With data analytics, marketing is becoming more appealing and less intrusive - more like a service.
From digital marketing and mobile commerce to websites and social media, marketers today are inundated by data amassed from consumers via searches, purchase histories, price-scanning apps on mobile phones, and comments on Twitter. Combine that with data about in-store traffic, conversations with call centers, and updates from suppliers, and today's marketers confront a daily flood of information waiting to be sifted for nuggets of intelligence.
Because of big data however, marketing no longer means targeting a big demographic group. Companies need to understand each individual so they can tailor real-time campaigns, pricing, and promotions across thousands of offers that are individualized for millions of customers. With data analytics, marketing is becoming more appealing, less intrusive - more like a service.
This presents a big opportunity for technology firms like IBM that can help marketers tap the huge potential of big data, yet manage its complexity. IDC estimates the market for big data technology and services will grow at an annual rate of nearly 40 percent to reach $16.9 billion by 2015. Last year alone, IBM committed $100 million in R&D on new technologies to help clients analyze massive amounts of data over the next five years.
From a customer perspective, big data can provide a key competitive advantage and allow companies to better understand their operations and their clients. Integrating big data and applying context, patterns, and intelligence can drive new business efficiencies and deliver a better view of the customer. This data-driven marketing is still in its infancy, but there are some industries ahead of the pack.
Vestas Wind Systems, for instance, is a Danish company that sells wind turbines. It uses analytics on big data to determine weather conditions. Turbines are multi-million dollar investments, and Vestas' customers want to know what kind of return they're getting. The company looks at a wide variety of structured and unstructured data ranging from its own massive databases to public weather data repositories on the web, and from sensors attached to its wind turbines. The company can analyze as many weather or weather-related factors as it can dream up including wind speed, temperature, humidity, atmospheric pressure, precipitation, and even turbine blade performance. This process used to take several weeks, but using big data analytics, it now takes under an hour. Vestas expects its data sets will grow to 20-plus petabytes over the next four years.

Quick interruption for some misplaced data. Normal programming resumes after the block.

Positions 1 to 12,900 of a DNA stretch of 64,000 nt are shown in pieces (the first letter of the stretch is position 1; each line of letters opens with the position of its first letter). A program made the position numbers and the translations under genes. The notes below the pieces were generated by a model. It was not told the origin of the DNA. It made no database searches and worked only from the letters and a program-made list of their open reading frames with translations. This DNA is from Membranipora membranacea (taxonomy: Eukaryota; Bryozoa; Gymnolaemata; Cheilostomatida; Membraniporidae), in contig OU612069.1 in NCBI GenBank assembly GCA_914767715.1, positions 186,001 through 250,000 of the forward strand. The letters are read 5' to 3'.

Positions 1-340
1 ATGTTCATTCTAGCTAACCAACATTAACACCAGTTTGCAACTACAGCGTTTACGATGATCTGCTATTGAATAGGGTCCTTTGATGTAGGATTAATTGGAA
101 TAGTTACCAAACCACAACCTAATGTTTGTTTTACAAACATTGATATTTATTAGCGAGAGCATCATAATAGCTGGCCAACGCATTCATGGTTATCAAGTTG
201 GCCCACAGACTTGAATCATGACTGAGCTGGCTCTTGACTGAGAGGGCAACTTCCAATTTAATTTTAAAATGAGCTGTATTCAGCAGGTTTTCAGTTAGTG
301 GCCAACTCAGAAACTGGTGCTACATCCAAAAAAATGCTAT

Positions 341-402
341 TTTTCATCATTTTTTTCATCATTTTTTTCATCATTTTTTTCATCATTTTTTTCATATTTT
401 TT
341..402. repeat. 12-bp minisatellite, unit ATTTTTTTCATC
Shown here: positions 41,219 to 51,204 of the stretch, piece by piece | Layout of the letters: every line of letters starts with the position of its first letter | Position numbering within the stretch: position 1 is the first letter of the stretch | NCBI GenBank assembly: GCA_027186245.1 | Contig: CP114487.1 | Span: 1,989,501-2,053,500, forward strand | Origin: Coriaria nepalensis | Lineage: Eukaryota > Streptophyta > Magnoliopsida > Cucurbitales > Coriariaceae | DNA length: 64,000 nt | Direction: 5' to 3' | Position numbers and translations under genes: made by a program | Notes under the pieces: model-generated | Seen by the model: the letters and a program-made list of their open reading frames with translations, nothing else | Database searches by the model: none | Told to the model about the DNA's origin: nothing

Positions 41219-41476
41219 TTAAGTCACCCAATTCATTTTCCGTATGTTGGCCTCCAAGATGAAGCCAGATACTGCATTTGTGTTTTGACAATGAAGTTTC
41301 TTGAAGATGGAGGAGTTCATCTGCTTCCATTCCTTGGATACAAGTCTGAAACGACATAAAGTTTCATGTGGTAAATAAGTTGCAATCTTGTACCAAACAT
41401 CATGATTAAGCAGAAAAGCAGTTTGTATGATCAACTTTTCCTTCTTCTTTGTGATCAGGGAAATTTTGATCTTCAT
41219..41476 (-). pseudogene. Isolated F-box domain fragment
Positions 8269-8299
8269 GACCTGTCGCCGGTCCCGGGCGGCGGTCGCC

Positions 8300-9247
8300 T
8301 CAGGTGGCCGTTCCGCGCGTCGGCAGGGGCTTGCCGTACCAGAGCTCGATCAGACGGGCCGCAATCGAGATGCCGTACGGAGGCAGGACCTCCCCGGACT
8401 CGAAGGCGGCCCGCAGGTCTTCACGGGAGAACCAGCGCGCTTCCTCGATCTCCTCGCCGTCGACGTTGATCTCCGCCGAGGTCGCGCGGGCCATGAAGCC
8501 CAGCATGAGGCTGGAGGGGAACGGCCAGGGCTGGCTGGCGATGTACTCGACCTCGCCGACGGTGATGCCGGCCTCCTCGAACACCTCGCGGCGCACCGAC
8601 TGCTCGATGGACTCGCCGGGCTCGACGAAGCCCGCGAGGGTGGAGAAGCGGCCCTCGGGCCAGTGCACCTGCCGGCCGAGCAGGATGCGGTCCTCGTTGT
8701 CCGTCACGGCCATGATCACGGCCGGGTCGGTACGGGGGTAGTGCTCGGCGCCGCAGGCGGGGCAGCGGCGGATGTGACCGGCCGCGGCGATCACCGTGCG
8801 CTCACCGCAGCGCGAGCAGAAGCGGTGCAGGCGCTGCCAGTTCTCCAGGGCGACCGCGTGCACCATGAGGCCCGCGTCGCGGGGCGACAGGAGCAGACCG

XO Communications is a leading provider of advanced broadband communications services and solutions. It has reduced its customer churn rates by 60 percent through the use of analytics. The software has saved XO millions of dollars by uncovering deeper insights into customer behaviors, spotting trends, identifying those likely to defect, and taking proactive actions to keep its most valuable customers. The challenge is to identify customers who are at the highest risk of churn before they switch to another service provider. The company compiled more than 500 data variables on its customers, and used the software to identify specific trends and correlations in those variables that were the most predictive to voluntary churn. By applying those results to its current customer base, XO can accurately predict and proactively engage with the most valuable and profitable customers who carried the highest churn scores.
Making sense of big data to uncover the right information is a key challenge for all industries, but it also brings great opportunity. The winners in the era of big data will be companies who unlock their information assets to drive innovation, make real-time decisions, and gain actionable insights to be more competitive.
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Yuchun Lee is vice president, Enterprise Marketing Management (EMM), in the Industry Solutions division, IBM Software Group. EMM is comprised of Coremetrics and Unica technologies, providing the foundation for solutions to help companies automate, manage, and accelerate core business processes across marketing and demand generation.
Mr. Lee was co-founder and CEO of Unica, a marketing and analytics software firm. Unica's software helps companies across different industries - financial services, insurance, retail, telecommunications, travel, hospitality - do things like personalize their marketing campaigns, manage interactions with customers, and analyze the behavior of website visitors to optimize sales.
A world-renowned expert on marketing technology, Mr. Lee serves on the Direct Marketing Association's board of directors. A born entrepreneur who started his first software company in high school, Lee is also a former member of the famed MIT blackjack team, "loosely" depicted on the big screen in the film "21."
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